Mary L. Dudziak, Emory University School of Law, has published The Outcome of Influence: Hitler’s American Model and Transnational Legal History at 117 Michigan Law Review 1179 (2019). Here is the abstract.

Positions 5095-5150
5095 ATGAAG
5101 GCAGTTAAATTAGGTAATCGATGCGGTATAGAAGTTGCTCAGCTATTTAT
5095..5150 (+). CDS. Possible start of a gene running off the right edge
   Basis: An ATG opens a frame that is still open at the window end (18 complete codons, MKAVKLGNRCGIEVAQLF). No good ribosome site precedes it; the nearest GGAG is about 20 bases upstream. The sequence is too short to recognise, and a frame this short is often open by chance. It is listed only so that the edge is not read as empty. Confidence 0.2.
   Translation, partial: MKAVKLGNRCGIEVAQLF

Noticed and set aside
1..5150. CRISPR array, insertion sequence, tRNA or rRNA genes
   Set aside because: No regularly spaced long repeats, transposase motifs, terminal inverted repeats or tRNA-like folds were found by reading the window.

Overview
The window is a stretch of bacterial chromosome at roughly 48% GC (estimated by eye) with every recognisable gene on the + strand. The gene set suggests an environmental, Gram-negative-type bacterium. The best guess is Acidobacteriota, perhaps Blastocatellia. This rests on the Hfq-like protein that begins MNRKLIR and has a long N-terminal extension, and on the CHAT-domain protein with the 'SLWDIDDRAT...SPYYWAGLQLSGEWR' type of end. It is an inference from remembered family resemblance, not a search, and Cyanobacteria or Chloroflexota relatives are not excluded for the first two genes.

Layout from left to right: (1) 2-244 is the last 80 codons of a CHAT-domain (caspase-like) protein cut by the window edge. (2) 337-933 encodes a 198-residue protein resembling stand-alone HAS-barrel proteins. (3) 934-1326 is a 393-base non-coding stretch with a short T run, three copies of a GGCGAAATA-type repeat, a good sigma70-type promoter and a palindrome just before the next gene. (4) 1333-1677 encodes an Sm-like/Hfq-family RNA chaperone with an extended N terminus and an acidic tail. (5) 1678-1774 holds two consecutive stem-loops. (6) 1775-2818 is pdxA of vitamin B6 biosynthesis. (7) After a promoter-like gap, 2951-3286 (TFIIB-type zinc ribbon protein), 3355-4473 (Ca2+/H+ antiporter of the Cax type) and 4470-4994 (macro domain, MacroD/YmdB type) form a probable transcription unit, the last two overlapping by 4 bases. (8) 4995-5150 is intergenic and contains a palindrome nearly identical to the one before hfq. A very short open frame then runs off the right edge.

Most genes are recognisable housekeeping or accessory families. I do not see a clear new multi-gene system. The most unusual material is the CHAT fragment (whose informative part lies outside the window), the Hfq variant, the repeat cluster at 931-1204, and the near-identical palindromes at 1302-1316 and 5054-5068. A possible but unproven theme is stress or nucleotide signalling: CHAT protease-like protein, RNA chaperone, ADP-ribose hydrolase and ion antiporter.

James Q. Whitman’s powerful book, Hitler’s American Model: The United States and the Making of Race Law, offers a chilling example of the way the United States can negatively influence the world. This review essay sets the book within the context of foreign relations history and transnational legal history. I first trace Whitman’s careful examination of Nazi uses of American law. His evidence of direct and substantial Nazi discussion of U.S. law when writing the Nuremburg Laws makes his core claim indisputable that American law was a model for the Nazis. Whitman shows that Nazi law sometimes did not go as far as American law due to foreign relations concerns. I argue that attention to Nazi foreign policy history would deepen this history, helping to explain how and when foreign criticism led Germany to modify its approach to race law. Hitler’s ultimate goal was the expansion of German power, not the maintenance of a positive German image, so any moderation in the Nuremberg Laws due to foreign criticism was likely tied to specific goals, like the importance of particular trade relations to Hitler’s goal to expand Germany. Finally, the essay sets Hitler’s American Model within the broader history of the international impact of domestic law. The foreign relations impact of U.S. race discrimination provides an illuminating comparison because foreign criticism played a different role than the German experience. Negative international reaction to American racism during the early Cold War years led American leaders to believe that civil rights reform was essential to protecting the U.S. global image, which mattered to maintaining American Cold War leadership. In comparison, Nazi concerns may have been tied to efforts to build up their arms industry as a means of enabling German power. Comparing the two examples can illuminate the varied relationships between domestic law and international affairs. The international role of domestic law is not limited to the borrowing of legal texts, and the transnational promotion of legal norms. Domestic law can also be an aspect of a nation’s diplomacy. The essay suggests questions for future scholars to pursue, and includes in the footnotes concrete ideas and resources for researching the transnational history of domestic law.Download the article from SSRN at the link.